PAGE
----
It’s obvious that you love coffee. Enough to possibly funnel a great deal of money into building your own coffee business. The first question you must ask yourself is if you are in the correct place in your life to start a coffee shop. Now this doesn’t mean you must be a retiree with a large pension to start, but you do need some capital, time and patience.
Do your research
If you’re reading this, you’re on the right track. Reading multiple articles on the coffee industry will help you better understand what you’re getting yourself into. Coffee consumers are becoming more and more discerning. By doing your homework and gaining some experience, you can become a coffee expert yourself and fulfill the demand for knowledge. Research your local cafe scene to see where you fit in? Ask yourself: “How will I stand out? Who am I making coffee for what is the best way to approach my customers?”
The first step in starting a new business is to define what is is that you will be doing. I always laugh at restaurants who call themselves “The Grill Shop – fine sushi and and artisinal breads” or “Jake’s Bakery – Pub & grill”. These entities are confused, and does not convey a clear message of what it is they they are offering. Will you be focused on serving food, or are you hell bent on becoming an in-store roastery? If so, you should visit our Products page to see which roaster best suits you. The best thing is go out and chat to your potential clients, other shop owners whom you look up to. Get off Google and onto the streets, and speak to experts like us to see what the tools and approach is to build your dream around. If roasting coffee is your thing, you should contact Genio so we can help determine your coffee roasting needs. But not all coffee shops needs to roast coffee. In fact, only a very dedicated and committed few should think about roasting their own beans. For the rest of the coffee world, focusing on your strengths (like making or presenting good food, marketing, coffee brewing or even just interacting with your customers) is a much better way of achieving success then spreading yourself too thin in trying to be everything at once.
What makes you different?
The café industry is growing in South Africa, people are turning away from mass produced franchises and are looking more towards unique cafes with great coffee and an inviting atmosphere. First of all, you need to provide a high-quality product.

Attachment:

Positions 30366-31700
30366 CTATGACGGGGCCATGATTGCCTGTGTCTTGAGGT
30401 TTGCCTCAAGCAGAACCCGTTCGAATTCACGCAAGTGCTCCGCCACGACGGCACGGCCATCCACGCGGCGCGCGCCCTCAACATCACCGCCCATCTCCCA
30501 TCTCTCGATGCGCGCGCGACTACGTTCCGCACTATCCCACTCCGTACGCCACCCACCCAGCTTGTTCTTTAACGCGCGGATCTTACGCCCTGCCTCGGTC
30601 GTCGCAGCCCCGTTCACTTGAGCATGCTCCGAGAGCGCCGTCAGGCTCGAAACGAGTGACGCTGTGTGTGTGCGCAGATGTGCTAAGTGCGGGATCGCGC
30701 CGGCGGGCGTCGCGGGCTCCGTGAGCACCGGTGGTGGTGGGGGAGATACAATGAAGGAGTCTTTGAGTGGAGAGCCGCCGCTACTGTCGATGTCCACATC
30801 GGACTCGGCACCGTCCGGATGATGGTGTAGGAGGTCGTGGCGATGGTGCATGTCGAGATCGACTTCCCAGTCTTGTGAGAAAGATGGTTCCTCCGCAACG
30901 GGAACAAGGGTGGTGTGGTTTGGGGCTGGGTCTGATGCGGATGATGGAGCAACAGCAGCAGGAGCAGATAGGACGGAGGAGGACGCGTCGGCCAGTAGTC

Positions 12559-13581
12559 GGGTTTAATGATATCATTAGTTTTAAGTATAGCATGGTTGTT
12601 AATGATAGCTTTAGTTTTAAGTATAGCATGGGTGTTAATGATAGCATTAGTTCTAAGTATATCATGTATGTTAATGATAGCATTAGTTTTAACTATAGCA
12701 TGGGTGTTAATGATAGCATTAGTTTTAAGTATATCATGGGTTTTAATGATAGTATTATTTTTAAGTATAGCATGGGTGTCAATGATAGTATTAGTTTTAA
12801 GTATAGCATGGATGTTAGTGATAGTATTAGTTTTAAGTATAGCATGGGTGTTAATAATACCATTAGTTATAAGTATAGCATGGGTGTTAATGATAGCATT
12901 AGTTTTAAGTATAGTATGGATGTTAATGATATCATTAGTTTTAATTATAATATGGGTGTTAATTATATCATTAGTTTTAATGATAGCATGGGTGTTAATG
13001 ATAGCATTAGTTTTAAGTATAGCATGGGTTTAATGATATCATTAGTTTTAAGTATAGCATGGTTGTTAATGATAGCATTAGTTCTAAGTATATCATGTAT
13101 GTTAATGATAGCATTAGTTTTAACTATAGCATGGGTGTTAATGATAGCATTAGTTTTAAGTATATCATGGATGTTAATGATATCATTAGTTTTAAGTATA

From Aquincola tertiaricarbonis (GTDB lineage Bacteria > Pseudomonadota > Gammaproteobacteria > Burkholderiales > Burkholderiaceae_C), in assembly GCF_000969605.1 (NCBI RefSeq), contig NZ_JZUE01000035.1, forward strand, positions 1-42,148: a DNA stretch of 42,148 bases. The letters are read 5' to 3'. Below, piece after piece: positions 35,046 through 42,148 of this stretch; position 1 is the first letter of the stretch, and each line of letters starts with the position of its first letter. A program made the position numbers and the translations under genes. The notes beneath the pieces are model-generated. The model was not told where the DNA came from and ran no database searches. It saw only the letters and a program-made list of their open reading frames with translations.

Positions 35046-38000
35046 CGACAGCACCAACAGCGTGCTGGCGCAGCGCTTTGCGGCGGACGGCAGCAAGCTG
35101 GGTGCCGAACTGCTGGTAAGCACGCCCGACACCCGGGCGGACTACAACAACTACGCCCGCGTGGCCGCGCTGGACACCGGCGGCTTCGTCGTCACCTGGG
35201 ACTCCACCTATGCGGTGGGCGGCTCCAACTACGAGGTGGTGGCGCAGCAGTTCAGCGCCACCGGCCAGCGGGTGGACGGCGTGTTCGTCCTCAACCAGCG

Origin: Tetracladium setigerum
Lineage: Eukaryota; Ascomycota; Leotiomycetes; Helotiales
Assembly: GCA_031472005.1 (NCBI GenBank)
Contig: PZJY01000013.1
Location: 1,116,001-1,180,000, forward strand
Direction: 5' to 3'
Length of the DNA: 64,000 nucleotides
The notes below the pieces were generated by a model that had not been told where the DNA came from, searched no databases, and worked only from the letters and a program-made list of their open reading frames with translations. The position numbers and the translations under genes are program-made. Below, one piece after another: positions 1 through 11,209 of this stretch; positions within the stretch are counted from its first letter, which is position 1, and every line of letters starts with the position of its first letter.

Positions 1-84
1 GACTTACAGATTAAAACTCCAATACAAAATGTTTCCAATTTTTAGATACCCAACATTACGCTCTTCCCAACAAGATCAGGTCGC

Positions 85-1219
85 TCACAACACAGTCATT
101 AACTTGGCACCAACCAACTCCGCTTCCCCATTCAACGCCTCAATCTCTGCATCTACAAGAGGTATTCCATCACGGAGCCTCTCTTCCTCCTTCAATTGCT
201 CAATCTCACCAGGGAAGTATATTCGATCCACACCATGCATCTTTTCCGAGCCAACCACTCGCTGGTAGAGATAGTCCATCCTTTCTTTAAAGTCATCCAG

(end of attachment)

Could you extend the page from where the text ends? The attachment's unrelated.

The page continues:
Making your own products (like breads, pastries, coffee or even cheese) allows you to build a close relationship with your product, your insight will help you sell your product to discerning customers.
Financing your dreams
Having a business plan is not only a good idea when you’re seeking funding, but it can put planning into perspective for you. I have personally used Liveplan to great effect when working on my own business plans for Genio Roasters.
Professional equipment suppleirs will often have some idea of what makes a business successful when it comes to planning, and should be able to give their customers some guidance when it comes to financing their dreams. At Genio, we will gladly sit down with you to determine your needs. But we also have example business plans that you can take straight to the banks to help you get the right financing for your needs.
There are many ways of financing a new business. You can use your personal funds if you have them, or tap into your connections, friends and family in exchange for shares to help make your dream become a reality. Do not be scared to share you success with others whom you trust. Just make sure that everyone knows their roles in the business and definitely have it on paper. In my mind, the notion of 50/50 is silly. There is almost never a situation where all partners do equal amounts of work. One partner will always get stuck doing the heavy lifting and will feel under-appreciated or worse, under-paid, in a 50/50 situation. Rather stipulate exactly what you and your partners’ roles are, and divide this commensurately in terms of ownership.
The other way of financing a business (apart from the rich daddy approach) is to go to the banks and get financing or a loan. In our experience, most of our existing business clients can very easily get financing for their roasters even if they are in other countries. Go see your bank to see what they can do for you, and be sure to build up that relationship well before you actually need them. A good track record makes a big difference when it comes to the banks.
Here are some bullet points you can use to guide you in creating a business plan: